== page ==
His pulled his caravan into a park called River’s Rest. The device buzzed hard as he neared the entrance and that was good. He hadn’t found a body in months.

There were only so many bodies.

He purchased a site for three nights. The manager passed him a small plastic bag full of washing powder. “Laundry to the left, showers to the right. We do a BBQ brekkie seven to nine if you like sausages.”

She managed three sites. One here, one down the road, one isolated. “We run on a trust basis, i.e. we trust you to leave the site clean and holy.”

She smiled at him as if old people didn’t make a mess. “If you end up staying an extra couple of days, don’t worry too much. We’re not booked out there. Empty at the moment so you’ll have the place to yourself. Lots of peace and serenity.”

It wasn’t empty. A large caravan stood in the shade of a tall tree. A small boy wearing a Batman suit squatted in the dirt near the step.

Frank parked as far away as possible but distanced from the large rubbish bin as well.

He ate a ham sandwich and drank a beer, watching the river trickle by. The device hummed on his lap, eager to get moving.

He pulled on some rubber thongs, put on his sun hat, and headed down to the water’s edge. He knew rivers were a popular dumping site. The men he met in jail told him that bodies were swallowed by the river bed, if you timed it right. Swallowed so far down no one would ever find them.

The kid in the Batman suit came to watch.

As Frank searched, he wished the water was higher. It was cool around his ankles, refreshing. He felt like a child again, swimming in the ocean on school holidays, or a young father, at the swimming pool with Susan learning how to swim.

“Is that a metal detector?” The little boy stood with one hand down the back of his pants, the other holding an ice block.

Frank nodded. “No luck yet.”

The boy made a face of sympathy. “Sorry about that,” he said. Perhaps Frank looked really sad? Too sad for one who simply hadn’t found any coins? Because later the boy’s mother brought Frank a plate of food, saying she’d made too much. Kind women always said things like that. His wife was still kind, although they rarely saw each other. He wouldn’t let go of the grief, and she thought she had let go when she hadn’t, and this clash, this wrongness of level, meant they couldn’t be with each other.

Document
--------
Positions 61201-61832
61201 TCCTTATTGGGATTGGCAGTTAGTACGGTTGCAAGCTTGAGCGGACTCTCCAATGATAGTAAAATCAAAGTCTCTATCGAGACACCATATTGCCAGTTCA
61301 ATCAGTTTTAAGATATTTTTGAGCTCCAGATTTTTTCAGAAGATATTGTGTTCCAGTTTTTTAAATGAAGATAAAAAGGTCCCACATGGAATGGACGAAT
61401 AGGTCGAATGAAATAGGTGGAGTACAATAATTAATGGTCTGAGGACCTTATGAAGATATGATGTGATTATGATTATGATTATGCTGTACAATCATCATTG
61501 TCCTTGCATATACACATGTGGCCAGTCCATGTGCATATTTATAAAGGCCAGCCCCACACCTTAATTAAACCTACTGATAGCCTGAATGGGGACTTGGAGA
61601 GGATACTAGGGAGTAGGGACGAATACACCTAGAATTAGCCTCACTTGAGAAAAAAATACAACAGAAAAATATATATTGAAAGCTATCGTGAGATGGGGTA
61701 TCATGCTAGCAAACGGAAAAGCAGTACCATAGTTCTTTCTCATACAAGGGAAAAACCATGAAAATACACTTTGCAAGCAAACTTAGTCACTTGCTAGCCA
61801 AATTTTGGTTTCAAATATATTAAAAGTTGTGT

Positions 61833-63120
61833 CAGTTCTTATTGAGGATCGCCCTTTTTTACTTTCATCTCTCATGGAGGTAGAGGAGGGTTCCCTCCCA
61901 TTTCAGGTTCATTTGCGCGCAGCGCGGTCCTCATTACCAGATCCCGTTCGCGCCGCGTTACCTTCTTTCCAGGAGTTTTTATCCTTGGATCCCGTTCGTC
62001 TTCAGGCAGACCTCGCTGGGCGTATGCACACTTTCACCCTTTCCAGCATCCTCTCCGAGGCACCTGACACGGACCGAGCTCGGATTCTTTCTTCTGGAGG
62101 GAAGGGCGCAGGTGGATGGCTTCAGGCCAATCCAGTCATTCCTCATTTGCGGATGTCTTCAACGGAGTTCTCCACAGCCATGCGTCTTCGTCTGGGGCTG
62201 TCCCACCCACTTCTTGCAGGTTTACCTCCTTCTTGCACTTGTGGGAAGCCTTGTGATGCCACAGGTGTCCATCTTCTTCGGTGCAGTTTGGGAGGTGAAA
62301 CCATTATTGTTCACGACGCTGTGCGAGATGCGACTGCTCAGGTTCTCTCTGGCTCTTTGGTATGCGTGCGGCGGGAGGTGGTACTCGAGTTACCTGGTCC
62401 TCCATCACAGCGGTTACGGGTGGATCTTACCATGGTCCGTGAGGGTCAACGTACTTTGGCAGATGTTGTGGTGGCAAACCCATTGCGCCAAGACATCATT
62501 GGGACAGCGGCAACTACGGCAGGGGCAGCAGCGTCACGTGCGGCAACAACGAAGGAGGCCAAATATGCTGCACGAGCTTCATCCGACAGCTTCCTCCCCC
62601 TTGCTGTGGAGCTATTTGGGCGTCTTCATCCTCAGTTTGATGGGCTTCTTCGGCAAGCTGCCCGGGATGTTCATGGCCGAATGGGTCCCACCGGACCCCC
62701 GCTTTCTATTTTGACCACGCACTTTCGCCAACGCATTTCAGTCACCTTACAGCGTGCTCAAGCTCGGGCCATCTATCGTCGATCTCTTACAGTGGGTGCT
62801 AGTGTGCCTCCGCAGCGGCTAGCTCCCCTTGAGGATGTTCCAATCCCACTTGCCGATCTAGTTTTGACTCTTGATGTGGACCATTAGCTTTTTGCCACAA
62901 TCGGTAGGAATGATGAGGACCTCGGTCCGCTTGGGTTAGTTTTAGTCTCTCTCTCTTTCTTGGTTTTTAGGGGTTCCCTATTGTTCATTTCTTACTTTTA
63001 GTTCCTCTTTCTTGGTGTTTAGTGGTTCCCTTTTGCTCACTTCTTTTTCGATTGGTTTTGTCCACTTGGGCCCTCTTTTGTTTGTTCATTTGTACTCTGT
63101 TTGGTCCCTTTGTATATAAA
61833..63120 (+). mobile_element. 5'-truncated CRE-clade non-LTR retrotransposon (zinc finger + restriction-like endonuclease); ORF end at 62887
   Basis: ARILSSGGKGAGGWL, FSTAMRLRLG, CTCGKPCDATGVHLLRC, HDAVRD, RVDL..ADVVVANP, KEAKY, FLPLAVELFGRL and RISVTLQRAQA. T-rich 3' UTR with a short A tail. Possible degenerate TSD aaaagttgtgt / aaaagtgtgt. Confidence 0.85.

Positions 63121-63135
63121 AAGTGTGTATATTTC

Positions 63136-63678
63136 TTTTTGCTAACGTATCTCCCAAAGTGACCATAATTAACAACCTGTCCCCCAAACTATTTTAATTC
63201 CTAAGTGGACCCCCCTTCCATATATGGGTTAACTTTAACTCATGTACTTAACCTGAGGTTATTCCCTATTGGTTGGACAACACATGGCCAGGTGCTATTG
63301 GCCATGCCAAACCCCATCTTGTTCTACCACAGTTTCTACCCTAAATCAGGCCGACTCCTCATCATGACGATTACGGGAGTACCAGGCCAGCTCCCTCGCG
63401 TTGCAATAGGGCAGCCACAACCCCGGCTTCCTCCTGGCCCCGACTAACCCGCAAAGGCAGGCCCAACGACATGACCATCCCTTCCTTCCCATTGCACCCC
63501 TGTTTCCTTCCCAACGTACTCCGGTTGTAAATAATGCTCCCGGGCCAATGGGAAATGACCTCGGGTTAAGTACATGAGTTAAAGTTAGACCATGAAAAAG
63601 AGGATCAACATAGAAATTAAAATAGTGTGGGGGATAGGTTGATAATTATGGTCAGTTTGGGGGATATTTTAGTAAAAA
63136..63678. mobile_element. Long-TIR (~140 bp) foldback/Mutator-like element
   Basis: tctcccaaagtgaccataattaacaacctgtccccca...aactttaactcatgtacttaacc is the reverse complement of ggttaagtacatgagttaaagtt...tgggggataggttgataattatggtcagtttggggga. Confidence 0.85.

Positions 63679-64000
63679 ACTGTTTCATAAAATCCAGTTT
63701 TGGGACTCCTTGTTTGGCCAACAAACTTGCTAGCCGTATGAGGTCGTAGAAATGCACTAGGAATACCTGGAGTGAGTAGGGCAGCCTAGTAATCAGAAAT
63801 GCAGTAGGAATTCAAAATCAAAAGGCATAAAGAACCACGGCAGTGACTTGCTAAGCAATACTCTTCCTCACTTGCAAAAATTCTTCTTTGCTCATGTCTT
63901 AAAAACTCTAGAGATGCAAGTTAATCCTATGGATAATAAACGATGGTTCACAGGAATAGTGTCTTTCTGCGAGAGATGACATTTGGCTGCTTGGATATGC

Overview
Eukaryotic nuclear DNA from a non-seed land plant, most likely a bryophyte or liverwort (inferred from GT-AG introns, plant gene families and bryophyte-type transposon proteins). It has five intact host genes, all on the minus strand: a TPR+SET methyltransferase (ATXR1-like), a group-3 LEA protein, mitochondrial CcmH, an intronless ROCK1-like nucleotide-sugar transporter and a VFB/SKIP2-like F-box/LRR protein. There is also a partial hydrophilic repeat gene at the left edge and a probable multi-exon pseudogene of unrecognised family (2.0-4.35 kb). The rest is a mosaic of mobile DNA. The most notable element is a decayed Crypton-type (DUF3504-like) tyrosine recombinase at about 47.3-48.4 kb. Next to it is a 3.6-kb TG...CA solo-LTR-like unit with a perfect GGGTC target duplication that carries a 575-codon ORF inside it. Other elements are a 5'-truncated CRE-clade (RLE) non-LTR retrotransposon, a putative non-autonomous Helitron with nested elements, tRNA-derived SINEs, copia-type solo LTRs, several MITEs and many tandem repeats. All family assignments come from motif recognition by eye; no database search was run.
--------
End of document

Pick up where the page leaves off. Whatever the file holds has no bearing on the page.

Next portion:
And he knew she blamed him for their daughter’s death. And for killing the man who killed her, without drawing out the information on where their daughter’s body lay. She had stuck by Frank in jail, though, visiting every week or two, always filling his bank account with enough for treats. But he thought that was because she didn’t want the guilt of abandoning him. He was the guilty one; she was happy with that arrangement.

It was his greatest regret and the one thing his wife never forgave him for, killing the man who killed his daughter. “Now we’ll never know,” she said. “We’ll never find her.”

The killer would never have told, though.

No. His greatest regret was leaving the body where it lay instead of transporting it far away. Not like his daughter, whose body was lost and whose spirit waited to be found and taken back to the place of her death.

He wished he’d known.

She was sixteen when she disappeared. Her belongings found, though, in the home of Frank’s best friend. A man he’d trusted when no one else did.

This made it Frank’s fault.

He was no criminal. He had no thoughts of escaping justice, no idea how to do so.

He was ten years inside and even now, thirty years later, he gloried in every day outdoors.

He used his time well in jail. He met many killers and he asked them all, where did you put the bodies? What sort of place? He made a list. He wanted to understand. He wanted to know what sort of place he should look for Susan.

He learnt about true rage from these men. And that his rage was nothing compared to theirs, and that every one of them said he did the right thing in killing that man.

His cellmate, Don, was a man of his own age, a gentle soul with pink cheeks who was charged with the murders of five women. He had an impish look about him as if he held secrets, and he did; there were a dozen more.

On his release, Frank began to hunt. He spent thirty years searching for bodies. In 2010 the device was released. That took some of the guess work out.

When Don had done his time, Frank was there to pick him up. Frank had been out twenty-five years by then; his cellmate had spent forty years inside and he was old, now, eighty-four, five years older than Frank. Fragile, pale, blinking in the light as if it was different.

“Thanks, mate,” he said, his voice soft and broken. “No one else’d do it.”

“I’m surprised they let you out.”

“I think they forgot what I did.”

Frank wasn’t sure why he’d kept in touch over twenty-five years. It became habit. Through all the years of body finding, Don was interested. He’d say, “I’ll never get to see another. Send me pics.”

And at least they’d both been in there, and with Don around Frank was not the worst man.

He and Don had travelled together, finding Don’s victims.